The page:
e.g.: small body of water (Mediterranean Sea, Gulf of Mexico, Puget Sound)
         behind island or reef (Trinidad, Great Barrier Reef)
         behind seasonal sea ice (Bering Sea, Arctic Ocean)

Where river reaches sea level, it divides into smaller distributary channels

Shape of protrusion from shoreline depends on oceanographic processes
  weak waves and tidal currents: each distributary channel builds seaward
        “bird-foot” delta builds with delicate digitation
  strong waves: longshore drift smears sediment along coast
        cuspate shape forms
  strong tidal currents: distributary channels eroded and expanded
        islands formed between broad channels
Active portion
of Mississippi
Delta


The shape is a
bird-foot delta


Sedimentation
is associated
with individual
distributary
channels


These form
because tidal
currents are
very weak and
waves are
generally very
small
                         Sao Francisco Delta




Waves rework shoreline
into cuspate shape
       Fly River Delta




 Classic example of tide-dominated delta –
tidal currents enlarge distributary channels
Classification
of deltas
                  Location and Shape of Deltas

Deltas found many places in world
   most common where river with much sediment enters protected setting
   e.g.: small body of water (Mediterranean Sea, Gulf of Mexico, Puget Sound)
         behind island or reef (Trinidad, Great Barrier Reef)
         behind seasonal sea ice (Bering Sea, Arctic Ocean)

Where river reaches sea level, it divides into smaller distributary channels

Shape of protrusion from shoreline depends on oceanographic processes
  weak waves and tidal currents: each distributary channel builds seaward
        “bird-foot” delta builds with delicate digitation
  strong waves: longshore drift smears sediment along coast
        cuspate shape forms
  strong tidal currents: distributary channels eroded and expanded
        islands formed between broad channels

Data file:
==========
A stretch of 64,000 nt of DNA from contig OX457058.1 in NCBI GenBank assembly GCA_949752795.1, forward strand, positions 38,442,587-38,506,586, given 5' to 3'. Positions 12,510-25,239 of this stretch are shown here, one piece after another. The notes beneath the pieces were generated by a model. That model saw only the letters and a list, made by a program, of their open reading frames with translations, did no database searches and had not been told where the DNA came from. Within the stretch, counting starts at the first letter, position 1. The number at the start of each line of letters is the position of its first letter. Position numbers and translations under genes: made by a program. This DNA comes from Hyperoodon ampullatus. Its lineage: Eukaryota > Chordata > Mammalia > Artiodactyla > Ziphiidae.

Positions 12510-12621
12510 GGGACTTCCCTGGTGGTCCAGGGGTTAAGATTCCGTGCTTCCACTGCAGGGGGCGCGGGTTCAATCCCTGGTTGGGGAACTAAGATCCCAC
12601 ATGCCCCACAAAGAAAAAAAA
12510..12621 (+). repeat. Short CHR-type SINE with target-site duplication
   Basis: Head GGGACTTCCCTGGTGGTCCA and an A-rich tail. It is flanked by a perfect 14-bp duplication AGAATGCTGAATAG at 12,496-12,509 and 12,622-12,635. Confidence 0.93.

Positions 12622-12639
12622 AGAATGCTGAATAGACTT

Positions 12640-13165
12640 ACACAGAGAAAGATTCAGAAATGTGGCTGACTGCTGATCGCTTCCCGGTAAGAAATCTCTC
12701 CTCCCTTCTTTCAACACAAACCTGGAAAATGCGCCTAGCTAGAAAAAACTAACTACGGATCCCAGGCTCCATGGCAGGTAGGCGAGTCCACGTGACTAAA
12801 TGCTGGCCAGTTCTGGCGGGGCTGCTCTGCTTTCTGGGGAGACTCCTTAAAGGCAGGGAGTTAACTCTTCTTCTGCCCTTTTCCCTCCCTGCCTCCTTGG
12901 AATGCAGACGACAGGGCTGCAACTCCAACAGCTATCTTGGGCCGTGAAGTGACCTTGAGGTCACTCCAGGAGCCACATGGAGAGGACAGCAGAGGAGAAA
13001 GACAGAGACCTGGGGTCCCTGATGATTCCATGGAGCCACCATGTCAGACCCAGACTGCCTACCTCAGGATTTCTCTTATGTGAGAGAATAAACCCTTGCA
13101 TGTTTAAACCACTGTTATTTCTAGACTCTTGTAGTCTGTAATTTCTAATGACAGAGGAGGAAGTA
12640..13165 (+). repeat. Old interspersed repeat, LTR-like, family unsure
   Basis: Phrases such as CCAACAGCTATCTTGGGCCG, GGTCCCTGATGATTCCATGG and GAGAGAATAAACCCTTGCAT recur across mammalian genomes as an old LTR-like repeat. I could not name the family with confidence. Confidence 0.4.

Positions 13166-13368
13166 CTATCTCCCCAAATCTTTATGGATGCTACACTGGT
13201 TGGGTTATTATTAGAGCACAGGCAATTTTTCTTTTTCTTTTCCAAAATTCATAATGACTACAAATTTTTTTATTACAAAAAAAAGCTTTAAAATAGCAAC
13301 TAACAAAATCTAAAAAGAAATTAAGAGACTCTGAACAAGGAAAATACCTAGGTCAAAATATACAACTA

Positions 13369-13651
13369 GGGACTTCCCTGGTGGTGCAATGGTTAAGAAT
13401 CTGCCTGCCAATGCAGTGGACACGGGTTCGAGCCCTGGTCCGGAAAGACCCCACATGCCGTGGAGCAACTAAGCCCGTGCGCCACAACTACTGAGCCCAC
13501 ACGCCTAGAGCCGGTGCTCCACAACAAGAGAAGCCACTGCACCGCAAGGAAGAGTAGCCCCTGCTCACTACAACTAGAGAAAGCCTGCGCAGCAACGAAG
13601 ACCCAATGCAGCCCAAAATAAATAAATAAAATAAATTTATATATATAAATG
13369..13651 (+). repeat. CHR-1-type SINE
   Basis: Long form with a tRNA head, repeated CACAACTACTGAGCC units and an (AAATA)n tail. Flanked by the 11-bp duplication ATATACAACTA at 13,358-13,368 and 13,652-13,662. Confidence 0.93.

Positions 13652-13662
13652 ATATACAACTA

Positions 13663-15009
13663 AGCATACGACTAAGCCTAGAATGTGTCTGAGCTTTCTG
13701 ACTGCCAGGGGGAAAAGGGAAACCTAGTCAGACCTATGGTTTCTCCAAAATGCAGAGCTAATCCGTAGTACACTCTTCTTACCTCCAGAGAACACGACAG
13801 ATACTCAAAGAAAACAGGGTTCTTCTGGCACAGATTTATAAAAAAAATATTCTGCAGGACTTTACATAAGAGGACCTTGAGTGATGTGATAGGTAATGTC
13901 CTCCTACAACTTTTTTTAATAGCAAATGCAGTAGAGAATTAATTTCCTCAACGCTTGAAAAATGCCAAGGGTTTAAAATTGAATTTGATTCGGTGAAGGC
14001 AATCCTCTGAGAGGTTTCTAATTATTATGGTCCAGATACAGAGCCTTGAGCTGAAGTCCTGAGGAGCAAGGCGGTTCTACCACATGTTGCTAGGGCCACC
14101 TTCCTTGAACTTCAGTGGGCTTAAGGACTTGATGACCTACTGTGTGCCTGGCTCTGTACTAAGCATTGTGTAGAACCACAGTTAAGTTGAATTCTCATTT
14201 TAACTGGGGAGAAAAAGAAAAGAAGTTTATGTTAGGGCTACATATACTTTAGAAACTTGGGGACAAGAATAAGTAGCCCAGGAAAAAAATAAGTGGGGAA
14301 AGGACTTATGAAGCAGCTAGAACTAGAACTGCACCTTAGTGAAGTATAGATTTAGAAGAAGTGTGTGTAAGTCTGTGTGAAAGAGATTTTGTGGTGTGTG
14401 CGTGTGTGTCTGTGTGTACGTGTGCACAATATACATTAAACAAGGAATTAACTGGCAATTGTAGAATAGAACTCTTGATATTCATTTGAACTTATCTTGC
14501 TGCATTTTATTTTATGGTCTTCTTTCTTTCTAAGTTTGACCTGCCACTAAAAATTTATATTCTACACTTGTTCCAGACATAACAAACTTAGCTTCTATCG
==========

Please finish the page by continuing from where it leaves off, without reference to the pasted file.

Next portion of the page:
Deltaic Sedimentation




                        Ocean
                         Deltaic Sedimentation
Estuarine processes (e.g., flocculation, turbidity max) displaced into ocean

Topset (uppermost region)
        freshwater swamps, brackish water marshes, sandy channel floors
        sediment accumulation controlled by sea-level rise
        land surface sinks due to consolidation of underlying mud

Foreset (middle region)
        very high rates of sediment accumulation = thick, muddy deposits
        sloped surface (few degrees)
        gullies form from turbidity currents, landslides occur from slope failure

Bottomset (deepest region)
       forerunner of advancing delta
       thin deposits of mud over inner-shelf sand

Lobe of maximum sedimentation changes over centuries
        depression filled, and lobe switches to another location
Fraser River
Delta
            Main
            Channel

                      Smaller Slope
                      Gullies


Submarine
Channel
System
slide or creep
                         Deltaic Sedimentation
Estuarine processes (e.g., flocculation, turbidity max) displaced into ocean

Topset (uppermost region)
        freshwater swamps, brackish water marshes, sandy channel floors
        sediment accumulation controlled by sea-level rise
        land surface sinks due to consolidation of underlying mud

Foreset (middle region)
        very high rates of sediment accumulation = thick, muddy deposits
        sloped surface (few degrees)
        gullies form from turbidity currents, landslides occur from slope failure

Bottomset (deepest region)
       forerunner of advancing delta
       thin deposits of mud over inner-shelf sand

Lobe of maximum sedimentation changes over centuries
        depression filled, and lobe switches to another location
                     History of lobe switching for
                         the Mississippi Delta


The Mississippi
Delta has switched
its lobe of active
sedimentation
many times during
the past several
thousand years


The active lobe of
the Mississippi is
the Balize
Active portion
of Mississippi
Delta


The shape is a
bird-foot delta


Sedimentation
is associated
with individual
distributary
channels


These form
because tidal
currents are
very weak and
waves are
generally very
small